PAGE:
While the physical security profile of Ubuntu has been enhanced with the implementation of FDE in Ubiquity, the default network security posture has not changed in any significant way. AppArmor is still enabled out of the box, which is good, and the firewall is not active, which is not good. The only difference in AppArmor’s default configuration, between this release and previous ones, is that this one has more profiles (21) in enforce mode. The number of processes (3) in enforce mode did not change.

An nmap scan of a new installation of Ubuntu 12.10 shows that just one port is open. That port is the Internet Printing Protocol (IPP) port, which has the port number of 631. Because the service is not accessible over the network, it does not pose a known security risk, even with the firewall inactive. But that does not negate the need for an active firewall. It is especially important if you are going to enable any service that will be listening on the network. To be on the safe side, activating the firewall should be the very first thing you do after installing Ubuntu 12.10. (see Why your computer needs a firewall enabled.)

Related Post:  How to install Ubuntu 14.04 on encrypted MBR partitions

To sum, I consider Ubuntu a very good distribution, even though I hate the Launcher. The most important thing is that the good features far outweigh the not-so-good ones. The one feature that I’m looking forward to in the next release, is the complete feature-rollout of FDE and LVM in the installer.

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Resources: You may download installation images of Ubuntu 12.10 Desktop for your platform from here. And read the Release Notes here. Keep in mind that Ubuntu 12.10 is not a long-term support release. It will only be supported for two years. If that bothers you (it really shouldn’t), you should download the 12.04 version, which, as a long-term support release, will be supported for five years.

Screen Shots : View more screen shots from my test installations of Ubuntu 12.10 Desktop.

Another screen shot of the Dash in use.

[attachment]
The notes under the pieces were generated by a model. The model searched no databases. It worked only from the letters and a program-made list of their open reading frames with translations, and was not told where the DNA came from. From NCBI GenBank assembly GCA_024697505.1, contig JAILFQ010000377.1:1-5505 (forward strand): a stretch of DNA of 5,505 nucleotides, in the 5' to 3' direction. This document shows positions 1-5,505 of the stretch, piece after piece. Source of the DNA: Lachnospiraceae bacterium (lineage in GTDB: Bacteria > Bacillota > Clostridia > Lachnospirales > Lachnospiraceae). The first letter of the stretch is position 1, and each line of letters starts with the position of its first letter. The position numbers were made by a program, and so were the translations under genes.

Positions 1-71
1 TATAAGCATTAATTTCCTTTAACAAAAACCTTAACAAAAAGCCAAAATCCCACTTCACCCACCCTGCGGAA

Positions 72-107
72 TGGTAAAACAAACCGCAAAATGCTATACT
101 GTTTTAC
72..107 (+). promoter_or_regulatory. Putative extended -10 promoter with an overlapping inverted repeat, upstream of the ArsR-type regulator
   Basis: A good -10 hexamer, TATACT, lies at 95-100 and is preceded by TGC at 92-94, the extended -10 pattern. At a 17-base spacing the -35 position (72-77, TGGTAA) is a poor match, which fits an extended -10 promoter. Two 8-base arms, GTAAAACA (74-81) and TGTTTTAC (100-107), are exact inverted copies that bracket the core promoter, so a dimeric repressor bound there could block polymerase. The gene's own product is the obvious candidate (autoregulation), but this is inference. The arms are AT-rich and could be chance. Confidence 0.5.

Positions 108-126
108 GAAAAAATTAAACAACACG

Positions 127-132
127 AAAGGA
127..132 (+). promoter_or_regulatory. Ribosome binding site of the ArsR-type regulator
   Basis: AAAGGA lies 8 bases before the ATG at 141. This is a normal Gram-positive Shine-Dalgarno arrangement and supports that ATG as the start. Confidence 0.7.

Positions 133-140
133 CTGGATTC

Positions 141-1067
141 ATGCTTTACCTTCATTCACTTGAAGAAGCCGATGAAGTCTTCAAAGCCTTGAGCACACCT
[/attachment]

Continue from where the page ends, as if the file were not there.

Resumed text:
Ubuntu Desktop Apps

Yet another screen shot of the Dash in use.
Ubuntu 12.10 Desktop Apps

The workspace switcher.
Ubuntu 12.10 Workspace

The Software Center showing some available games and the Games subcategories.
Software Center Games

Applications list view of the Software Center.
Software Center App Info

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9 Responses

  1. Im sticking with 12.04… it is quite literally the best Ubuntu ive ever used. I always planned to stick with LTS releases before but never succeeded.

    This time I think I can stick with 12.04 until the next LTS.

  2. One character password?

    It’s about choice. I choose Linux. I choose Ubuntu. I choose a one character password if you damn well want to. It warns me that it’s not a good password, and that’s where it shall stop. If I want a one character password, that’s my choice.

  3. Unfortunately I had to switch back to 12.04 LTS from 12.10 which was quite buggy. Daily crash reports, skype-wrapper does not work as in 12.04 (Cannonical has changed some API) and last but not least – second update which came (new kernel and stuff around) just made my laptop unbootable. Grub displayed command prompt and there was no way to fix it – I tried to reinstall grub from live CD few times. For me it is really fail – 12.04 works like a charm so I’ll skip 12.10 and I’ll wait for next LTS.

    1. Sticking with the LTS versions is a good option. I have installed 12.10 on another partition but for my main system I always use the LTS versions. You can use any number of PPA’s to keep software up to date on the LTS releases. I haven’t had the problems mentioned on 12.10 but that’s just me. All in all a good review.

      1. I have had exactly the same problem, for me it was impossible to work with 12.10, I have tried 3 install but not changes only crashes after crashes , now I am back to 12,04 much faster and stable. Maybe I will try the next one on the virtual machine,

        thank you friends

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